Typically, companies view their SH&E and economic performance as separate lines of attack operations. In a cover story of Professional Safety: the Journal of the American Society of Safety Engineers, (Sept 2009) some interesting points were made.
Most often SH&E specialists have not incorporated economic analysis to show how investments in safety practices contribute to economic performance. Financial modeling tools need to be developed to consider the economic benefit of SH&E efforts that will help management make decisions.
A compliance-only focus should not be expected to yield fully positive financial returns. Alternatively, what economic analysis attempts is go beyond compliance to provide pertinent quantitative and qualitative economic information about how a company’s organizational activities (e.g., products, technologies, processes, services) and strategic SH& E investments will address issues that might offer real financial opportunities.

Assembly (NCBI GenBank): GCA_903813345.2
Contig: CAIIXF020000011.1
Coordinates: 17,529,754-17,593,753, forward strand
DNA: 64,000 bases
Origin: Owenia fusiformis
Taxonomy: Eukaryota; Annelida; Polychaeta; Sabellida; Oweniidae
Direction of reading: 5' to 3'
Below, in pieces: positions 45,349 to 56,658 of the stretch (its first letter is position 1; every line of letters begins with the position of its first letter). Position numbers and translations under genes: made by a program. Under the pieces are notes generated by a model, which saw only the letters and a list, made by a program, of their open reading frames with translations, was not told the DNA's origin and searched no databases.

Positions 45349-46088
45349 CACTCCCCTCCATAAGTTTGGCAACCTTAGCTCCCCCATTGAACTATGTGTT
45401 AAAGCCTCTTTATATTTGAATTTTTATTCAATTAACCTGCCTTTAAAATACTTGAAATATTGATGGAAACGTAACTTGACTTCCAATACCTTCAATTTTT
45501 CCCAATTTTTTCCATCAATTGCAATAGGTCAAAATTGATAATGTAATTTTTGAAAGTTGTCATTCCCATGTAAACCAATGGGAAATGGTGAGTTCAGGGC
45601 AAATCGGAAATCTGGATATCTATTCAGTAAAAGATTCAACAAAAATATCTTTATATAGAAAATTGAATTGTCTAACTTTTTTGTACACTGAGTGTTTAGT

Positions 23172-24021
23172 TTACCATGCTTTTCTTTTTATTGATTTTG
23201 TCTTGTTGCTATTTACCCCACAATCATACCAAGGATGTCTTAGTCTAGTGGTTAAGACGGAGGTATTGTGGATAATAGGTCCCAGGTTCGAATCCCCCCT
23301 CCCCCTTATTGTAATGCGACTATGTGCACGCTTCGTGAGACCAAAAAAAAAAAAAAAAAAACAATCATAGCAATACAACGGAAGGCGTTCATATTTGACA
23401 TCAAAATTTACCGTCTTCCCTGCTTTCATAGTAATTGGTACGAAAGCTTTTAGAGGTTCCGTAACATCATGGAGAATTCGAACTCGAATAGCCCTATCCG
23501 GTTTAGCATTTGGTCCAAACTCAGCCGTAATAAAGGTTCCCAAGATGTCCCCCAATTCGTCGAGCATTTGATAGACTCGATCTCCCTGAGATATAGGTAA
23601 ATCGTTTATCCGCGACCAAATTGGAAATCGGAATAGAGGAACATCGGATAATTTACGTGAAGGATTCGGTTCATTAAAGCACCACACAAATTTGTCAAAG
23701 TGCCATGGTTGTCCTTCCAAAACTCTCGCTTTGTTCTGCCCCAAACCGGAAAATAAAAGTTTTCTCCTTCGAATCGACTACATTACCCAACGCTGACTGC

SH&E costing systems tend to suffer from imprecise cost collection, analysis and interpretation procedures and distorted cost reporting, have little transparency regarding what comprises their costs. They fail to consider the financial returns that can be expected later from the investment and thus, lose their decision relevance.
So, the real dilemma facing decision makers is how to make investment decisions to address SH&E issues in the absence of sound quantitative economic information. They propose economic analysis techniques described in the article including life cycle costs, net present value analysis, as well as determining hurdle rate, impact assessments, and more. This is a great area for quantitative data to improve upon.
Measure & decide in favor of safety and health…Save the company in turn!
Anthony Veltri and Jim Ramsay (Sept 2009) Economic Analysis, Make the Business Case for SH&E, Professional Safety, pp 22-30 (http://www.asse.org/professionalsafety/docs/F1Veltri_0909.pdf).